This is the scenario for experienced traders with pockets full of ISK. You will start to trade with the most expensive items that are in the game. This adds all faction items, dead space items, T2 ships, expensive pirate implants and expensive BPOs to your list.

These items have very little competition and prices move very, very slowly. The trade volume can only be a couple of modules a month, sometimes even less. Mostly it is only worth to trade these in the major trade hubs, because of the very small trade volume elsewhere.

It is usually more than enough to update orders once a week, even once a month is fine for some items. Sometimes there is so little competition on these markets, that you are the only seller in the region and you don’t need to update pricesat all.

The profit margin on these items should at least be 20%, but since competition is so little, it usually will be a lot more.

You should also further extend the number of items you trade to counter the low turnover. The more orders you have, the more ISK you can make. I usually have around 200-300 sell orders open in different regions. However, if you got to this stage there is no upper limit in orders ISK, items and regions to trade in.

Finally, I want to cover how to move your good to your newly opened shop in a different region. First thing is: Never transport your items yourself in high-sec!

Hauling stuff around is a huge time sink. Time that you better spend trading and making the real bucks. The best way to move your stuff is creating courier contracts and let other people do the hauling for you. There are two public hauling services, PushX and Red Frog, who can quickly move your goods within high-sec. They both charge around 1-2 million ISK per jump in high-sec depending on the volume and price of your items. Check their website for exact pricing and instructions how to create a contract.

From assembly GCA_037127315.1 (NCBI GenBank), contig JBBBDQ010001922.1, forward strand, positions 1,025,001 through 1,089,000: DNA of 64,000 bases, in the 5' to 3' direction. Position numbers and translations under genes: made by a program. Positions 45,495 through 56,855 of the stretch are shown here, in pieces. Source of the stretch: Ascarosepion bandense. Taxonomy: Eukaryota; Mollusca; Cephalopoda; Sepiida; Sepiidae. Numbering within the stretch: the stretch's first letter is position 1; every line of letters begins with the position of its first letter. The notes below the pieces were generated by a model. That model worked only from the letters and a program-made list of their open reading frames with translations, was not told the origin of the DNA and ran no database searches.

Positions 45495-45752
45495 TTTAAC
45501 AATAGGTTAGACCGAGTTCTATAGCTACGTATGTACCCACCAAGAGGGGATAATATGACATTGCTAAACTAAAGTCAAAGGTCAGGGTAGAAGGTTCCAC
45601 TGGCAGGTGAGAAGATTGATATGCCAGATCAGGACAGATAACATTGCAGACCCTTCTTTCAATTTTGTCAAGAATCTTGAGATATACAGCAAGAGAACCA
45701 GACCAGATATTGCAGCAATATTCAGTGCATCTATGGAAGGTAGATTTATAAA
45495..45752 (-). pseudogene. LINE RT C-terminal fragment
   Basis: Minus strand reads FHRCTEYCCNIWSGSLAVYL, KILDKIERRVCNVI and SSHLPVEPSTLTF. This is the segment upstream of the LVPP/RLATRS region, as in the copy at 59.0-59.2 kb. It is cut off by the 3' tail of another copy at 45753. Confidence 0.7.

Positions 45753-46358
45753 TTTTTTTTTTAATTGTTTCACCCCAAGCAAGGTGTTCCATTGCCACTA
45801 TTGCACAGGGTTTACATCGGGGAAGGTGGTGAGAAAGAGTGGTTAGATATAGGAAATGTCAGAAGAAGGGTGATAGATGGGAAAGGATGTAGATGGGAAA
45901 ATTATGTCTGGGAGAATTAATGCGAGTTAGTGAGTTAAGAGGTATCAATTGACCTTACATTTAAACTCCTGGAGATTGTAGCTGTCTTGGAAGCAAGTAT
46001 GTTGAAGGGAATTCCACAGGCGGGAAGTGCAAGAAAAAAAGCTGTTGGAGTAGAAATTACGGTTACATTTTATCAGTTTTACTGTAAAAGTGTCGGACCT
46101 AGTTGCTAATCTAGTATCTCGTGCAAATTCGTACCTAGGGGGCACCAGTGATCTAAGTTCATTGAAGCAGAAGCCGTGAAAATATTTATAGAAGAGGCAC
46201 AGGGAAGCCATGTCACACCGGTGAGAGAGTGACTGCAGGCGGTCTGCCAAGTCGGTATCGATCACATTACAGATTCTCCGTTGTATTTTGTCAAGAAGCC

You can also create public courier contracts, that every player can accept. I mostly haul by public contracts and pay around 1 million ISK per jump and billion ISK of value. Contracts are usually picked up and finished within a day. There is also a public chat channel called “Hauler’s channel” where people accept public contract that are posted in chat. Read the instructions in the MOTD for pricing suggestions.

Eve Online Trading Guide

If you want to trade into low-sec or null-sec, you will need either your own jump freighter or use the rather pricey PushX or Black Frog services. Ideally, your alliance has a jump freighter service available for their members that you can use.

One last word about the amount of collateral you should use for your contracts. Always put a collateral of at least 10% more than your purchase price on a contract. By this, you even make a small profit if the hauling player steals your stuff or gets killed by gankers in high-sec.

Evepraisal is a neat website that calculates the value of your items from your assets window for your collateral. Just add 10% to that value and you are fine.

Eve Online Market TradingOnline

Eve Online Market Trading

These are the basics of regional trading. In the next post, I will give you a real world examples of a freshly started trading operation in null-sec and some numbers about how much profit you can expect.